CARP (IPv4 and IPv6) in FreeBSD 10+ (for failover IPs)

Here’s how to configure CARP (common address redundancy protocol) to failover between two machines for both IPv4 and IPv6 IPs.  This requires FreeBSD 10+.

NOTE: Your switch requires you to allow multicast and IGMP.  Most switches do this, but VMware virtual switches generally do not unless you disable all security on them (not advised) – FreeBSD bhyve VMs work fine so long as the host’s upstream switch supports it.

We have a machine that should normally be the master of the pair.  It has non-shared IPs of 192.0.2.101/24 and 2001:db8::101/64

We have a machine that should normally be the slave of the pair.  It has non-shared IPs of 192.0.2.102/24 and 2001:db8::102/64

The two machines will share the IPs 192.0.2.1 and 2001:db8::1 – the master will respond to these IPs, and the slave will take over if the master disappears.  This ordinarily happens in under a second.  A few packets are lost during the failover but TCP retransmits etc take care of this and it is usually unnoticable.

Each CARP setup requires a VHID (this determines the MAC address used so it should be unique on the network) and a password to protect announcements.  We’ll use VHID 1 for the IPv4 setup and VHID 2 for the IPv6 setup.  We will use a password of testpass for demonstration purposes.

The only difference between the two machine setups is the advskew value.  This decides the priority of each machine.  The lower the number, the higher the priority.  The master will be the machine with the lowest advskew

First, we need to load the kernel module on each machine.  In /boot/loader.conf add:

carp_load=”YES”

Now we need to add the network configuration.  Setup the server as normal with its static IPs, then we can add additional IPs to the network card for the CARP configuration.  In our example, we are using the network interface vtnet0 (a bhyve vm).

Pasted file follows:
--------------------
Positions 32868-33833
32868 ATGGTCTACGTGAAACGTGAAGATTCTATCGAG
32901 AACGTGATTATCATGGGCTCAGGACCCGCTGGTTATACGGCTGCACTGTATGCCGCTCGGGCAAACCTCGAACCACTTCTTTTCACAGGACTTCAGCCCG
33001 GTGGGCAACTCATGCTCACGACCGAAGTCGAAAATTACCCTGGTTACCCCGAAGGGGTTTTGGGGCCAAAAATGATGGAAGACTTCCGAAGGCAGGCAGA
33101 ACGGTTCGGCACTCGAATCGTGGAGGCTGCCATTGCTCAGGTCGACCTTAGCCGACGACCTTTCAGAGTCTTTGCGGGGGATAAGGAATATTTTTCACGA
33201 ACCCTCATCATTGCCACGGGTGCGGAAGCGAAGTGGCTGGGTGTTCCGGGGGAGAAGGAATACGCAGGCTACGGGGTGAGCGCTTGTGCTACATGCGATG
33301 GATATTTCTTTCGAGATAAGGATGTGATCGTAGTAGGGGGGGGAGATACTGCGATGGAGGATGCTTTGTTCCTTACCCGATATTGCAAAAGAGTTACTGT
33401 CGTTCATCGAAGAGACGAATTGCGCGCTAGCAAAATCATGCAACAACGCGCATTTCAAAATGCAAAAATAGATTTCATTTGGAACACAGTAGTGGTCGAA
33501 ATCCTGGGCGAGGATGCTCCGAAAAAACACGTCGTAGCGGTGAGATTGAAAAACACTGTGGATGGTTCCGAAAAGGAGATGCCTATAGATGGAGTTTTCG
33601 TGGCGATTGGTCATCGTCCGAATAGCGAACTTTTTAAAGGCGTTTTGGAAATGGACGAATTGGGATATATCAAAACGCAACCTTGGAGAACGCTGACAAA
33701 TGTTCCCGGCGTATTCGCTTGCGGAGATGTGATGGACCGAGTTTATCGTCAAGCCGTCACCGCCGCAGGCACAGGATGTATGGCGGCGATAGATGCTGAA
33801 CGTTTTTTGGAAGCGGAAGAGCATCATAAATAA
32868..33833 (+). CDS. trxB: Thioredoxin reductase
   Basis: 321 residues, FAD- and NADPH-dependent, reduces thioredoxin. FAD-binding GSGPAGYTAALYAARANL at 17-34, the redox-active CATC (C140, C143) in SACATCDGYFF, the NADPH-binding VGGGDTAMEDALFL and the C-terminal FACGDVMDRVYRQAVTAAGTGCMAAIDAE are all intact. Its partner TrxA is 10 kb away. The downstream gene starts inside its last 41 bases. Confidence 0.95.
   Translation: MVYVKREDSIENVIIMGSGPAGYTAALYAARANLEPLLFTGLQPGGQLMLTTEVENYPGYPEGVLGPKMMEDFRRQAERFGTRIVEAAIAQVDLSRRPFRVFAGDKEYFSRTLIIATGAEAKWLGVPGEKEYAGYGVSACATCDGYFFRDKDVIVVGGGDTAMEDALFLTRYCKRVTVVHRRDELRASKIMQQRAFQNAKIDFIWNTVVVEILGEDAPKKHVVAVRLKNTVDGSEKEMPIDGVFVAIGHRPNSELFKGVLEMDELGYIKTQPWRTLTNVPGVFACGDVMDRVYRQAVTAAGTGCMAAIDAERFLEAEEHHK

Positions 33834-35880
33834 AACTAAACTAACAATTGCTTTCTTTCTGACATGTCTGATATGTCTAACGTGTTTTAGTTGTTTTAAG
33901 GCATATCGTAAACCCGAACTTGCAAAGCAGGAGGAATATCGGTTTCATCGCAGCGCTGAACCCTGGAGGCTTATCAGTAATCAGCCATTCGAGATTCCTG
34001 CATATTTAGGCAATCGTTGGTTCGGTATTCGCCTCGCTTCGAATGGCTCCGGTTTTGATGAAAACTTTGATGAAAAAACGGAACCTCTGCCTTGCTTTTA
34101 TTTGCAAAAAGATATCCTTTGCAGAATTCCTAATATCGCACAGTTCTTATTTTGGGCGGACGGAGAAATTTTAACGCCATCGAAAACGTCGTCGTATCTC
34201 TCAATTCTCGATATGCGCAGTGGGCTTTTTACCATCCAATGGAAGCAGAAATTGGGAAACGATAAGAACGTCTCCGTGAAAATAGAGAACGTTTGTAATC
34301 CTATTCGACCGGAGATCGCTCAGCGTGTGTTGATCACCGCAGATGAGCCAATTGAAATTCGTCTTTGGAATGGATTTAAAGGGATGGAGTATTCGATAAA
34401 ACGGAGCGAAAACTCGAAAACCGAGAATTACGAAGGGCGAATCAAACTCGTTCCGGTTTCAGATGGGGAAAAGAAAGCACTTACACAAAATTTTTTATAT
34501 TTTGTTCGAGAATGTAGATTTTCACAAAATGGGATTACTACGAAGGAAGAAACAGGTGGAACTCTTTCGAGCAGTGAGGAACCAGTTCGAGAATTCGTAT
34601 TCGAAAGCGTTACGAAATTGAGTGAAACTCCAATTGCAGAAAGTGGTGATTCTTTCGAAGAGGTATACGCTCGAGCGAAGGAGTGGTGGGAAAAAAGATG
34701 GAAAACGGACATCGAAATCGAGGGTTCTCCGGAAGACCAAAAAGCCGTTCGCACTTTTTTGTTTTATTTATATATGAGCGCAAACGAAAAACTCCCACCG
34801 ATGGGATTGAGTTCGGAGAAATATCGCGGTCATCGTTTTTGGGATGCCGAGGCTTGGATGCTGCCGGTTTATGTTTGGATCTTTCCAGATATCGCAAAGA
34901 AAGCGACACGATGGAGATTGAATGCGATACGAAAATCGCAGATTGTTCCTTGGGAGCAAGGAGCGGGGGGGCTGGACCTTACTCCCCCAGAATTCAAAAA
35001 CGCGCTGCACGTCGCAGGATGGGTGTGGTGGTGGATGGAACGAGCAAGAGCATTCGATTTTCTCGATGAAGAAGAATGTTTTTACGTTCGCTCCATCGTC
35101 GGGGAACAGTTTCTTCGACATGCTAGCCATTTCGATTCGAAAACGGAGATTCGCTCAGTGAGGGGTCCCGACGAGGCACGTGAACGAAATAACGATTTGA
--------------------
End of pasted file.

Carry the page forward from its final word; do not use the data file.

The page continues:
Add the following lines (modified for your use) to /etc/rc.conf:

ifconfig_vtnet0_alias0=”inet 192.0.2.1/24 vhid 1 advskew 100 pass testpass”
ifconfig_vtnet0_alias1=”inet6 2001:db8::1 prefixlen 64 vhid 2 advskew 100 pass testpass”

As mentioned before, setup the slave machine identically except the two above lines would have advskew 200 to ensure they are lower priority.

Reboot the machines and login to check with ifconfig vtnet0 command.

Here’s the output on the master machine:

vtnet0: flags=8943<UP,BROADCAST,RUNNING,PROMISC,SIMPLEX,MULTICAST> metric 0 mtu 1500
options=80028<VLAN_MTU,JUMBO_MTU,LINKSTATE>
ether 58:9c:fc:05:c4:0d
inet6 fe80::5a9c:fcff:fe05:c40d%vtnet0 prefixlen 64 scopeid 0x1
inet 192.0.2.1 netmask 0xffffff00 broadcast 192.0.2.255 vhid 1
inet6 2001:db8::1 prefixlen 64 vhid 2
inet6 2001:db8::101 prefixlen 64
inet 192.0.2.101 netmask 0xffffff00 broadcast 192.0.2.255
nd6 options=23<PERFORMNUD,ACCEPT_RTADV,AUTO_LINKLOCAL>
media: Ethernet 10Gbase-T <full-duplex>
status: active
carp: MASTER vhid 1 advbase 1 advskew 100
carp: MASTER vhid 2 advbase 1 advskew 100

You can see at the bottom of the output, the carp status shows that the machine is in MASTER state.

Here’s the output on the slave machine:

vtnet0: flags=8943<UP,BROADCAST,RUNNING,PROMISC,SIMPLEX,MULTICAST> metric 0 mtu 1500
options=80028<VLAN_MTU,JUMBO_MTU,LINKSTATE>
ether 58:9c:fc:04:48:35
inet6 fe80::5a9c:fcff:fe04:4835%vtnet0 prefixlen 64 scopeid 0x1
inet 192.0.2.1 netmask 0xffffff00 broadcast 192.0.2.255 vhid 1
inet6 2001:db8::1 prefixlen 64 vhid 2
inet6 2001:db8::102 prefixlen 64
inet 192.0.2.102 netmask 0xffffff00 broadcast 192.0.2.255
nd6 options=23<PERFORMNUD,ACCEPT_RTADV,AUTO_LINKLOCAL>
media: Ethernet 10Gbase-T <full-duplex>
status: active
carp: BACKUP vhid 1 advbase 1 advskew 200
carp: BACKUP vhid 2 advbase 1 advskew 200

Here you can see the carp status is BACKUP.

If you were to shutdown or reboot the master machine, the slave machine would change to MASTER status.

This is also logged into /var/log/messages:

Jun  5 22:34:51 carp-slave kernel: carp: VHID 1@vtnet0: BACKUP -> MASTER (master down)
Jun  5 22:34:51 carp-slave kernel: carp: VHID 2@vtnet0: BACKUP -> MASTER (master down)

It’s also possible to monitor this and trigger a script upon changes using devd – but that is out of scope for this article.  If there’s enough interest, I might do a further article.

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